She Was a Semi-Pro Pitcher and a Physician!
Alta Weiss was born on February 9, 1890, in Berlin, Ohio. She was the second of three daughters born to Dr. George and Lucinda Zehnder Weiss. When Alta was five, the family moved to Ragersville, Ohio.
While Alta enjoyed most outdoor activities and sports, baseball was clearly her passion. She began pitching at an early age, and her ability to play and compete in baseball was outstanding. Her skills exceeded those of more than a few male players who considered themselves accomplished athletes.
By age fourteen, Alta was pitching for boy’s teams. In 1907, at seventeen, while on vacation, Alta played a pickup game of baseball with a group of local men in Vermilion, Ohio. The mayor of the town, H.R. "Squire" Williams, was very impressed with the skill of the young woman who was pitching. He urged the manager, Charles Heidloff, of the semi-pro team, The Vermilion Independents to recruit her. The manager's emotions shifted from surprise to anger. He absolutely refused to sign a woman to the team. The mayor was determined and arranged a couple of exhibition games between two local teams and invited Weiss to pitch for one team.
What he saw left him speechless. When she pitched her 15th strike out in the first game and 9 in the second, it didn’t take the manager long to prepare a contract for her. She was, of course, the only woman on the team, and her male counterparts were skeptical, but Alta soon was one of the boys! She gained the admiration and respect of players and fans alike. Each weekend Alta made the 127 mile trip from her home in Ragersville, to Vermilion, to play ball.
On September 2, 1907, dressed in a blue skirt. Alta made her semi-pro debut and pitched five innings. During the season, she pitched more and more and became known as the “Girl Wonder.” We should note that they paid her at a rate that rivaled the pay the men on the team received. Over 13,000 fans saw the games, including a season high of 3,182, who witnessed her debut at Cleveland’s League Park on October 2, 1907. At least a dozen newspapers covered the story.
Alta soon became a sensation and noticed for her skill and poise. As pitcher for the Vermillion team, Alta played at League Park, now the home of the Baseball Heritage Museum, against future Hall of Famer, Nap Lajoie and the Cleveland Naps. A special train was even built to run from Cleveland just for those who wanted to see Alta play there! Of her skill Nap said: “she looked to me to have as much as many men pitchers … but really, I was surprised to find that she could pitch so well.” Vermillion beat the Indians that day, 4-2. The lady was a pro! The Vermilion Independents ended their 1907 season with a 5-3 record.
After seeing Alta's performance during her first season, her father was thrilled.. He treated her like a son and encouraged her to continue to play. He even built a heated gymnasium on their property so she could continue her practice during the offseason. Realizing his daughter’s economic potential, a year later, in 1908, Dr. Weiss purchased half-interest in the team and renamed it the Weiss-All Stars. They changed the uniforms to white for the men and black for Alta. When she took the mound for her new team, Alta wore bloomers rather than a skirt. The new team traveled through Ohio and Kentucky during the 1908 and 1909 season. Alta drew record crowds who wanted to cheer her on as she pitched. Alta usually pitched five innings and then played first base for the other four.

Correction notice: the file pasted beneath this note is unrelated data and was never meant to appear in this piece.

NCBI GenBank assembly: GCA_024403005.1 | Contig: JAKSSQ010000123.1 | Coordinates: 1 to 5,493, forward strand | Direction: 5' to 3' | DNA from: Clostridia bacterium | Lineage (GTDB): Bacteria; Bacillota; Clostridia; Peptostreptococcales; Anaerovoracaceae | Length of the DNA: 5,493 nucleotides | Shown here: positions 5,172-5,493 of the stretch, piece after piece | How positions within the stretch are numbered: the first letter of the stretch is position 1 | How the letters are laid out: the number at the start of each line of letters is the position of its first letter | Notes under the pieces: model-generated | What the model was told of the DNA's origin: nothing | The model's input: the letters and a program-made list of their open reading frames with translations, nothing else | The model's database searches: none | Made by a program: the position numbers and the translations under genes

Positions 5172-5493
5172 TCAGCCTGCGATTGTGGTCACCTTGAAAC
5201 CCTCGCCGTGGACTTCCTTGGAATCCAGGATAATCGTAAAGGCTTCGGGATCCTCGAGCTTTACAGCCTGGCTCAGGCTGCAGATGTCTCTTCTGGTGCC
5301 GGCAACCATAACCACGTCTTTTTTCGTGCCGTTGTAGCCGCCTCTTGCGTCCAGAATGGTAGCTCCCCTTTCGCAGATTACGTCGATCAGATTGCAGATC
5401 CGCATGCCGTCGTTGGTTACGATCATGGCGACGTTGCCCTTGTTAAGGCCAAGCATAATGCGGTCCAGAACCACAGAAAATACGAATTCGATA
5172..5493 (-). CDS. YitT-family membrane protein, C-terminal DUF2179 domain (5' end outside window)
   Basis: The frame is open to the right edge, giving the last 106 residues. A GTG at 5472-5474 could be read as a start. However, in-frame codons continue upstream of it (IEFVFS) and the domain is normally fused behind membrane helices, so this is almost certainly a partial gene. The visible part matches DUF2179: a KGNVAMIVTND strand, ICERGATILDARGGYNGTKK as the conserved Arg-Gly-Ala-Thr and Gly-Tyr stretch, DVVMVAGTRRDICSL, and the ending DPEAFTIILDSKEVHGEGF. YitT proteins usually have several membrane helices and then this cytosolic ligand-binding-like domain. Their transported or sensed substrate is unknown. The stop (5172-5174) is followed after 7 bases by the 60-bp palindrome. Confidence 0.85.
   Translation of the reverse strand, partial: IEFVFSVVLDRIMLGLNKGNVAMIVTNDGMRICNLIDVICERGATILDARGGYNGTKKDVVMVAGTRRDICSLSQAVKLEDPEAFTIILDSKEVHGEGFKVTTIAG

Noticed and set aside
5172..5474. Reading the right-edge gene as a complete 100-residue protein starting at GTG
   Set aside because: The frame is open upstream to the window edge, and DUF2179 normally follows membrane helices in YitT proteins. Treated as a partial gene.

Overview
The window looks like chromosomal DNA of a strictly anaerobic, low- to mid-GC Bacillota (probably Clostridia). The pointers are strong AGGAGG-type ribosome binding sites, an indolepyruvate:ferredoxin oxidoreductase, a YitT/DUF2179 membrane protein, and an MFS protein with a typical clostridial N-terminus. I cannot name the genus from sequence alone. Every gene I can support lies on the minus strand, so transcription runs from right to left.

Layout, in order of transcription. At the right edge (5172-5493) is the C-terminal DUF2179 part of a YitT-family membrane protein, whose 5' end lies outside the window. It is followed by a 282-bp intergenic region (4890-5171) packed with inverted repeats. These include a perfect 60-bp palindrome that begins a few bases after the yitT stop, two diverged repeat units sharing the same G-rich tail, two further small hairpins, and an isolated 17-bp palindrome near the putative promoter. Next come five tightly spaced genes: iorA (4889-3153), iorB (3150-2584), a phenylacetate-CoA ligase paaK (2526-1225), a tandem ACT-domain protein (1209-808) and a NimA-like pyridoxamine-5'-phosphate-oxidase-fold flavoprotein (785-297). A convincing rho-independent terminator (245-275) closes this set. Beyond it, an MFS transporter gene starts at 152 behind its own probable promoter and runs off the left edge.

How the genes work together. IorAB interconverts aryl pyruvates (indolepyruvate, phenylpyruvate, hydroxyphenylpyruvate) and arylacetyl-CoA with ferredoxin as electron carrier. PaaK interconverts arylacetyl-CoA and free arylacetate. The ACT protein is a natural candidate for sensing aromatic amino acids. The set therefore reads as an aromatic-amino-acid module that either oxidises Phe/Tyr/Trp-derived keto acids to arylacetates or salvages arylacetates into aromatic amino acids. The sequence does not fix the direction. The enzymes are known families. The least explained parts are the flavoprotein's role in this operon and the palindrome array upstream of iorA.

At the end of the 1909 season, using the funds from her baseball barnstorming to pay her way, she enrolled in Wooster Academy to pursue a higher education. The year after, Alta enrolled in the medical program at Ohio State University Medical College in Columbus, Ohio. In 1914, she graduated with a Doctor of Medicine degree, the only woman in her class. Alta continued to play baseball until 1922, when she practiced medicine full time.
Alta continued to practice medicine, though, and in 1925, she opened her own practice in Norwalk, Ohio. Two years later, she married John Hisrich. When Alta’s father died, she took over his practice in Ragersville, where she remained for the rest of her life.
Alta never lost her deep love of baseball. She encouraged the neighborhood children to play. One of those children was Lois Youngen, who became the catcher for the Fort Wayne Daisies of the All-American Girls Baseball League.
In 2005, the Women's National Baseball Hall of Fame in Cooperstown, New York, displayed Alta's uniform.
In 2018, the Baseball Heritage Museum honored Weiss with a re-enactment starring actress Anne McEvoy.
Girl Wonder: A Baseball Story in Nine Innings is a children's book written by Deborah Hopkinson in 2003 about Weiss's life. It continues to inspire young baseball players.